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Service Animals and the ongoing ADA saga

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muirford

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There was a good article in the New York Times magazine last weekend about service animals. It is a long article but somewhere on the second or third page there is a distinction made between service animals and therapy animals. Therapy animals are not granted special legal rights. The class of service animals that provide 'psychiatric' service is in a gray zone and some federal departments have stated that they are service animals (like the DOT) for their own policies, although the ADA definition has remained as it was.
I would like to say reading the article brings some clarity but it unfortunatley does not give definitie guidelines either way. But it is an interesting background of how we got to where we are with service/therapy animals.
The article is here. You may have to register to read it; I am already a member as a subscriber so I'm not sure how that works.
 

Copperhead

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Just skimmed the article but it really left me with my mouth wide open - A miniature horse used as a guide for the blind? How feasible is that, really!?! Is it house trained? The picture of them in a store, no poop bag on it either. And the bird as a comfort pet...they have no way of controling their functions.
I love animals but where is this all going??? There is just so far I am willing to go and these to examples are beyond my limits.
My DH has been wanting a parrot for several years, sure hope he doesn't try to pull it off as a comfort pet. As much as I love to see them they are just too messy and I KNOW it would be ME cleaning up after it -no thanks.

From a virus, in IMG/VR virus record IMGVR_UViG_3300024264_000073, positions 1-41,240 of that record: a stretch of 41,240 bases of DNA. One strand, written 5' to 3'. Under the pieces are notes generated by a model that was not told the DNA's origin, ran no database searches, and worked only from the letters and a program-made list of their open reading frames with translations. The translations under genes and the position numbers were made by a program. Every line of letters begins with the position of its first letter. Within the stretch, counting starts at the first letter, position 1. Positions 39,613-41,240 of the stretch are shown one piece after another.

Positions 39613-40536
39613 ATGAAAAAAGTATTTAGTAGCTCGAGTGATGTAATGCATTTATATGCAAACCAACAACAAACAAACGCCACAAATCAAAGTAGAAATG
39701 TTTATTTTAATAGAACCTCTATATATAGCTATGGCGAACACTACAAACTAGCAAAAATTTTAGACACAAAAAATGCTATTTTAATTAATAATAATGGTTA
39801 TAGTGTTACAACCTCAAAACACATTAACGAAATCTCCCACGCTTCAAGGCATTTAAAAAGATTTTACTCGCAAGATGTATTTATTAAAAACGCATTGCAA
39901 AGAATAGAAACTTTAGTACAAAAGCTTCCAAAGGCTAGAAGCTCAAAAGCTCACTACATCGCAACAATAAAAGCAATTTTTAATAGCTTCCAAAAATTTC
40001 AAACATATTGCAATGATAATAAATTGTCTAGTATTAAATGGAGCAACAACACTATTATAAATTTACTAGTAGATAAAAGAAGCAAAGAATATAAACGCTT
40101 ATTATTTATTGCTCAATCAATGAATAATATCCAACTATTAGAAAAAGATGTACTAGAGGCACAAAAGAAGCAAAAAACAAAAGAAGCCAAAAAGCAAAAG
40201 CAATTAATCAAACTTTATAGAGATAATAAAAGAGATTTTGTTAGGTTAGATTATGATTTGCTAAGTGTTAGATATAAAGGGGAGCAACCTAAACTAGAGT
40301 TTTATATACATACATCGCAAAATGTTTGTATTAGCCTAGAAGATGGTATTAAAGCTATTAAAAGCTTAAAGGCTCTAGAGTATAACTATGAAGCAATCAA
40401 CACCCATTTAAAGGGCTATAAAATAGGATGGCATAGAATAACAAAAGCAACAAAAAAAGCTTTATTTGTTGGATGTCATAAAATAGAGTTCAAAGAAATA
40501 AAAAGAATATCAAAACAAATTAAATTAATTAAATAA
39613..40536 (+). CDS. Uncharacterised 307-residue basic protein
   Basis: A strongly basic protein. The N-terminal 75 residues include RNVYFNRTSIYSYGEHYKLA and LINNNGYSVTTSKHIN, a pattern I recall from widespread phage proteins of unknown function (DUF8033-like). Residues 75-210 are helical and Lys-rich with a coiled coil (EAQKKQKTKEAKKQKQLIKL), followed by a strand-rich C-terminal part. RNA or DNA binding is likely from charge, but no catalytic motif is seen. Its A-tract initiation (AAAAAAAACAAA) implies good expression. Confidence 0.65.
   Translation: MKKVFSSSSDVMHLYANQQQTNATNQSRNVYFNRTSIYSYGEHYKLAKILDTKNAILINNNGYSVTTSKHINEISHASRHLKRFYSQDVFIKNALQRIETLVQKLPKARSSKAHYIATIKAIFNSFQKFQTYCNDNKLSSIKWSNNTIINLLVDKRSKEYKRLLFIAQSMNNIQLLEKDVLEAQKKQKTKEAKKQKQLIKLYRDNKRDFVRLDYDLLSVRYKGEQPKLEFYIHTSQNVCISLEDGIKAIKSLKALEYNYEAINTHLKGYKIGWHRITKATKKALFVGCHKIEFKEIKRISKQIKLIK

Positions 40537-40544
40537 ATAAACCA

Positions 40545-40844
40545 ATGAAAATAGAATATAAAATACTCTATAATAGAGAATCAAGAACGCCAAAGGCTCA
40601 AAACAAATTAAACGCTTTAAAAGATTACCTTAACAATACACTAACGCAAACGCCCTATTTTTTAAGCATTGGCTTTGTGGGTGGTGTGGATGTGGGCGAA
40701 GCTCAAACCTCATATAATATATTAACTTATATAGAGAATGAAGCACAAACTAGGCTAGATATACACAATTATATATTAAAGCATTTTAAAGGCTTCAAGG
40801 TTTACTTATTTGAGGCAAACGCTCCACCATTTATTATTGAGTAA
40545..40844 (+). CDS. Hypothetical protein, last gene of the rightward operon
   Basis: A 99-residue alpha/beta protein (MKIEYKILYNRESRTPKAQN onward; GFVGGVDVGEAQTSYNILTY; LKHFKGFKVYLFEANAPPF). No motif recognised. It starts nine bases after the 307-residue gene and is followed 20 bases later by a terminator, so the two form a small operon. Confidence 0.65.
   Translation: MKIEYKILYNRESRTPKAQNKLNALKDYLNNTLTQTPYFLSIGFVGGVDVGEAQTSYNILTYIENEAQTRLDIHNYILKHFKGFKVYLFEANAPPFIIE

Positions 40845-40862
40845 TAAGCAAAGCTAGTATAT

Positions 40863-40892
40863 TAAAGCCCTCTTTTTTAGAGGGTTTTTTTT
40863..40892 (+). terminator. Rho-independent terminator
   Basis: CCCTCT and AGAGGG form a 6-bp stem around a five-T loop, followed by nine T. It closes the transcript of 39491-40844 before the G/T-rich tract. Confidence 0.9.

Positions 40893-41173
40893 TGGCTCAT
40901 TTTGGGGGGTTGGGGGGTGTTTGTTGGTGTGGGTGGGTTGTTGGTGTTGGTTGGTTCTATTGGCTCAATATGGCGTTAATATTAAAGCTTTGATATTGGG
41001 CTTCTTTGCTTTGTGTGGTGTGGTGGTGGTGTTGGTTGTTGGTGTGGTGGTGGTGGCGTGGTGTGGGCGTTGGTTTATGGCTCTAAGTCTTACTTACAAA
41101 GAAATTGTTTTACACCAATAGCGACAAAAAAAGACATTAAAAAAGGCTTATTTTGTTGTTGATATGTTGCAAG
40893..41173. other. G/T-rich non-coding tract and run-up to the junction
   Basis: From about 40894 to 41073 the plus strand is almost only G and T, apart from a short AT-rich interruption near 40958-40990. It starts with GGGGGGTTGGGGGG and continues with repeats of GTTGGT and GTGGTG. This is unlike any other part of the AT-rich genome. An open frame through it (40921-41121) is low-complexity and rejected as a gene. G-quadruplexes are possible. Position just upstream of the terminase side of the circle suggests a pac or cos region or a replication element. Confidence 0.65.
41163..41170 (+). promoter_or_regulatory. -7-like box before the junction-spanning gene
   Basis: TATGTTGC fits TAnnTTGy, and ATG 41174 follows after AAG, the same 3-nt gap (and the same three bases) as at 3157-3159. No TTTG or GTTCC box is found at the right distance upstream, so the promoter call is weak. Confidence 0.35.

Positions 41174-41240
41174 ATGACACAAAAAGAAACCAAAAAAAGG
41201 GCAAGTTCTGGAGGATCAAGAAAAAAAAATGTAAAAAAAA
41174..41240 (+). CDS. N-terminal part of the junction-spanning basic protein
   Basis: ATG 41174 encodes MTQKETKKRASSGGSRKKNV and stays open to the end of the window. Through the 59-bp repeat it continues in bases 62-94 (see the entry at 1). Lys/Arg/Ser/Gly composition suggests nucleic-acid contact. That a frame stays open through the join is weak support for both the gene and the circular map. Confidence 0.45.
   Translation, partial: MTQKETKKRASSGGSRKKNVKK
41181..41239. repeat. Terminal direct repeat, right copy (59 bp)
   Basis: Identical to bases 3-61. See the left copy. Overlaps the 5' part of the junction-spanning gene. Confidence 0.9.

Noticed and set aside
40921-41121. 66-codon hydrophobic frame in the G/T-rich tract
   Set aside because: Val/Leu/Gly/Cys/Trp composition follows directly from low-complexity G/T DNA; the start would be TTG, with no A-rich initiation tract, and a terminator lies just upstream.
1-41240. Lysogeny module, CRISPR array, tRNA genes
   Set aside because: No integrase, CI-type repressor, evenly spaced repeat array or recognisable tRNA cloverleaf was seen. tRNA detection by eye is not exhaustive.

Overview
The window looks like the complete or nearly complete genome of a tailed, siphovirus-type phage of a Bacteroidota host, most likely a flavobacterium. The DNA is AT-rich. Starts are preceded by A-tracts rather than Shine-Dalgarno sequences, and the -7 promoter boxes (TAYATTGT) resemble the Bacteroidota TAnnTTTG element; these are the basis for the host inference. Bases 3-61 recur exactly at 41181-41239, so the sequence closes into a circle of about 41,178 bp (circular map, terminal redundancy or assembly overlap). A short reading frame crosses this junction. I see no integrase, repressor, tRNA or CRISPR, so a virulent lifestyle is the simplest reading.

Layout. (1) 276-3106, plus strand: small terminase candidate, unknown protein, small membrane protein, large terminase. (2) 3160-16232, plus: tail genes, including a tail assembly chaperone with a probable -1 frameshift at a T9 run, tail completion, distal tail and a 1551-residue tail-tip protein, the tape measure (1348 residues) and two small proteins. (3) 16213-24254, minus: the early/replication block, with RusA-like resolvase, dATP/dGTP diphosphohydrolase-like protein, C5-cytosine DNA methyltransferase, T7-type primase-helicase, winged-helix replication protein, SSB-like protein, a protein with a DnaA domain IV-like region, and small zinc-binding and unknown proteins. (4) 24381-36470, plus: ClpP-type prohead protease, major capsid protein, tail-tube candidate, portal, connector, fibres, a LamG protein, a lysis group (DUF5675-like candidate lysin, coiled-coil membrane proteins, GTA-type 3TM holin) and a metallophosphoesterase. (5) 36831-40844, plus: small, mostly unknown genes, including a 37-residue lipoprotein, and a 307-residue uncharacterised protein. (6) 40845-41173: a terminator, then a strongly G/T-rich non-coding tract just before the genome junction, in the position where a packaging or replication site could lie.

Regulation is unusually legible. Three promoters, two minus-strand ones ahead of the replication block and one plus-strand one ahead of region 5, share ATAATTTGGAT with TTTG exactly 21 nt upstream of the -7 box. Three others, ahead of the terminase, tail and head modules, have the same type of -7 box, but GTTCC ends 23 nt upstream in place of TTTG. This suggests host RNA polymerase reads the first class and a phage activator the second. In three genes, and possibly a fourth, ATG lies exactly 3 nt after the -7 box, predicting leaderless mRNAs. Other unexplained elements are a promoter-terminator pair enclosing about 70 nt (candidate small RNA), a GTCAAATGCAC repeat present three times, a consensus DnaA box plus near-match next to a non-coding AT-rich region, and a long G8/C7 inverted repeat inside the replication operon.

gillumhouse

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Just skimmed the article but it really left me with my mouth wide open - A miniature horse used as a guide for the blind? How feasible is that, really!?! Is it house trained? The picture of them in a store, no poop bag on it either. And the bird as a comfort pet...they have no way of controling their functions.
I love animals but where is this all going??? There is just so far I am willing to go and these to examples are beyond my limits.
My DH has been wanting a parrot for several years, sure hope he doesn't try to pull it off as a comfort pet. As much as I love to see them they are just too messy and I KNOW it would be ME cleaning up after it -no thanks..
Over an above the poop problem - bodacious as that would be, the noise factor would drive me up the wall. Parrots, macaws and the like are noisy! A couple a block away have 3 (both kinds of birds) and I can hear them down here when I am in the yard in winter and even when in the house in the kitchen in summer. Tell your DH the bird would disturb the guests. Hope it works to fend off the threat to your sanity.
 

seashanty

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i saw a blind woman with a guide horse at logan airport last month. he wore no diaper that i could see so i looked up whether or not mini horses can be house trained. apparently they can.
it was an adorable little creature -- it stood calmly or walked along and the only problem i observed was that people constantly wanted to pet it. he/she wore a little coat that said 'please no petting - i am working' on its back, and on each side of the coat it said 'service animal'.
the little horse was actually smaller than one service animal that stayed here. a very large dog, breed unknown, an emotional support animal. but that's a very long story i already told
 

muirford

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The article in the Times magazine said that the miniature horse did wear a diaper, as do the trained monkeys. The mini horses - there is a farm near here aren't any bigger than a big German Shepherd although I think they are a bit more unwieldy as they can't curl up in tight spaces.
I thought the most interesting point is that the ADA laws do not require accommodations for therapy animals, only service animals. The gray area is defining which emotional support animals are for service (like seizure alerts and calming, maybe) or for comfort (a companion for combating a fear of flying, maybe). The DOT allows therapy animals for travel, but their guidelines are not applicable for other industries or services, even though many people with emotional support animals are using them as if they are.
 
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